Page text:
In 1998, Krantz left his career at CAA to produce television, and partnered with Brian Grazer and Ron Howard to found Imagine Television. Krantz served as CEO and Co-Chairman and was its principal partner. He executive produced many television shows, including Felicity with J. J. Abrams and Matt Reeves, Sports Night with Aaron Sorkin, Wonderland with Peter Berg, The PJs with Eddie Murphy, Mulholland Drive. with David Lynch, and 24 with Kiefer Sutherland.[2][5][8] After six years at Imagine, Krantz chose to leave and pursue his producing and directing dream at his own company, Flame Ventures.[2] In 2002, he was replaced at Imagine by former Fox executive Vice President of Programming, David Nevins,[13] who now runs Showtime.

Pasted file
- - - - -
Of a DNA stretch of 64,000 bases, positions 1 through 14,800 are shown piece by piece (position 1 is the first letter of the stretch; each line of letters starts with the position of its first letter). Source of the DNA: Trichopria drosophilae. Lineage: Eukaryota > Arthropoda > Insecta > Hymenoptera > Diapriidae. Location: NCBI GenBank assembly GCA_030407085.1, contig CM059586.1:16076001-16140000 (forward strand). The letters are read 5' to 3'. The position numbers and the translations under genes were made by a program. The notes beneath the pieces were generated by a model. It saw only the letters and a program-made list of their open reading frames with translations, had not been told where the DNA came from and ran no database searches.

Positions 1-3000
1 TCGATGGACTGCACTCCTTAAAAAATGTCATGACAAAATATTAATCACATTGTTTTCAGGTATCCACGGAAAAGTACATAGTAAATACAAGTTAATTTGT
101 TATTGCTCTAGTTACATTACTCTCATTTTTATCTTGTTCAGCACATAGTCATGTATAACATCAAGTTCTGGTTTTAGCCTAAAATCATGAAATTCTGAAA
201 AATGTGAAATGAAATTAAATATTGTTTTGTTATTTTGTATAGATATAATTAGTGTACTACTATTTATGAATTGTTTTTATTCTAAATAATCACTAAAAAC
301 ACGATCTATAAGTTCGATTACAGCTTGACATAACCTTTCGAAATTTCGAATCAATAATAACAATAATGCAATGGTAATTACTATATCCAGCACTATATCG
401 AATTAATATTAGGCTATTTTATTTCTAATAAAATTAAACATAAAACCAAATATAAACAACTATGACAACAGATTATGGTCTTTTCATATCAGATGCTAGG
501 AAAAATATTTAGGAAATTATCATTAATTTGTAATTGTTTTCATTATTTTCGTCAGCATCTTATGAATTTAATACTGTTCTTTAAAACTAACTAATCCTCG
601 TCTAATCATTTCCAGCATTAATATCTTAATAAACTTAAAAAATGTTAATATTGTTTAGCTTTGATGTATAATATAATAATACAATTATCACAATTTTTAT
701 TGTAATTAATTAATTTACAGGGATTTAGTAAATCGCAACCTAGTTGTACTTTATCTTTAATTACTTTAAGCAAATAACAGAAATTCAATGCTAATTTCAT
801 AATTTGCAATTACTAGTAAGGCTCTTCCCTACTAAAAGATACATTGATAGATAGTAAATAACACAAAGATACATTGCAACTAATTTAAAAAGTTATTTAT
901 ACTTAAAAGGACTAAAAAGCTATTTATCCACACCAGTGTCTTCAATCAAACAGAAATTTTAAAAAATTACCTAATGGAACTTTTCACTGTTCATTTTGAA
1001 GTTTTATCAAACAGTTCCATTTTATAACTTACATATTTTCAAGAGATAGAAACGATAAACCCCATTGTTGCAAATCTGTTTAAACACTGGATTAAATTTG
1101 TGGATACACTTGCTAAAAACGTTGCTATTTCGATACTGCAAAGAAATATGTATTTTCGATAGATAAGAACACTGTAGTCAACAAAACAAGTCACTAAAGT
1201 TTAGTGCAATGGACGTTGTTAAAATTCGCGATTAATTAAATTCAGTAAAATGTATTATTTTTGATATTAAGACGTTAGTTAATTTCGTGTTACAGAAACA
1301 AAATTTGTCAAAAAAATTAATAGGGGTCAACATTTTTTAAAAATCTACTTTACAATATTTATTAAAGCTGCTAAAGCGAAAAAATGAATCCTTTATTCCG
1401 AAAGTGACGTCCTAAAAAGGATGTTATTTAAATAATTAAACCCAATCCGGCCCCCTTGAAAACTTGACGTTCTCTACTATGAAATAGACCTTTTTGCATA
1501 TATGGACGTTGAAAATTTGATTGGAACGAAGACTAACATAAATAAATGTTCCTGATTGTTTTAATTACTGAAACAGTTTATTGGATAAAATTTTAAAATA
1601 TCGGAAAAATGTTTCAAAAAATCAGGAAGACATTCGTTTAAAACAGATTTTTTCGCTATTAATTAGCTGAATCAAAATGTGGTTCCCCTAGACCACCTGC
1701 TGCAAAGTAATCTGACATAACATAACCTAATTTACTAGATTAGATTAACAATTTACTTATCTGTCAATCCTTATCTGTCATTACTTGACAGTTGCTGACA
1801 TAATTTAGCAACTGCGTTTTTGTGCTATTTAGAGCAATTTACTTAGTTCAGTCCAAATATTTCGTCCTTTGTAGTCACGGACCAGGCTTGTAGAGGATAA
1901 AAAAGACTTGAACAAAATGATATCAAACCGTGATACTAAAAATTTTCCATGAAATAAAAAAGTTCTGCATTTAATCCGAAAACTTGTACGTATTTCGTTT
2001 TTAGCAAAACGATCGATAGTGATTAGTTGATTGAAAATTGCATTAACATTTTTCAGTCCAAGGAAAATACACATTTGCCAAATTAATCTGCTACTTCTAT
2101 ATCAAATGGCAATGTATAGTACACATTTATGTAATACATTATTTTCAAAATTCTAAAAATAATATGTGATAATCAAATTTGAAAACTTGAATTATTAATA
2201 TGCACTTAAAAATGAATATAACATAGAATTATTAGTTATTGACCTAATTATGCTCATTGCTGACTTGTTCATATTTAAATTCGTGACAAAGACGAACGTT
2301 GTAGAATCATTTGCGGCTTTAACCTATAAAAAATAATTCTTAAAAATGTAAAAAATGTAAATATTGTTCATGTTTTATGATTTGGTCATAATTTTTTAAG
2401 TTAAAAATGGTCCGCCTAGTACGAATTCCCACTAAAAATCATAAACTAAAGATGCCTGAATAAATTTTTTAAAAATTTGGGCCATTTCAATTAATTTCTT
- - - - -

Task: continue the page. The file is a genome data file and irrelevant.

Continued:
Krantz's opportunity to direct came with the development of the Raw Feed project, a series of direct-to-DVD movies that represented a first of this format for Warner Bros. Studios under their Warner Home Video division.[14] Krantz told Elyse Eisenberg at Warner Home Video that his dream since the third grade was to direct. Eisenberg told him "Warner Bros would approve you as a director in a heartbeat."[3] So Krantz became part of a trio of directors (alongside Daniel Myrick, director of The Blair Witch Project and John Shiban, writer and executive producer for Supernatural and The X-Files)[4] who were tapped to create "Raw Feed," a series of films in the sci fi, horror, and thriller genres. In March 2007, the second film in the 6-part film series, a surreal psychological sci-fi thriller called Sublime, that marked Krantz's first directorial effort, was released. The film was directed by Krantz and written by Erik Jendresen. Krantz described it as "a thinking man's horror film" with a huge twist at the end.[15] In 2008, the fourth film of the Raw Feed series, a black comedy/horror film entitled Otis was released. The film was co-penned by Jendresen and directed by Krantz during an 18-day shoot. The film stars Daniel Stern, Illeana Douglas and Kevin Pollak.[16] In a 2008 interview at SXSW where it opened the festival in its midnight slot, Krantz described Otis as a purposeful satire on the over-abundance of torture and gore porn movies, but also a "meditation on the Iraq war."[15]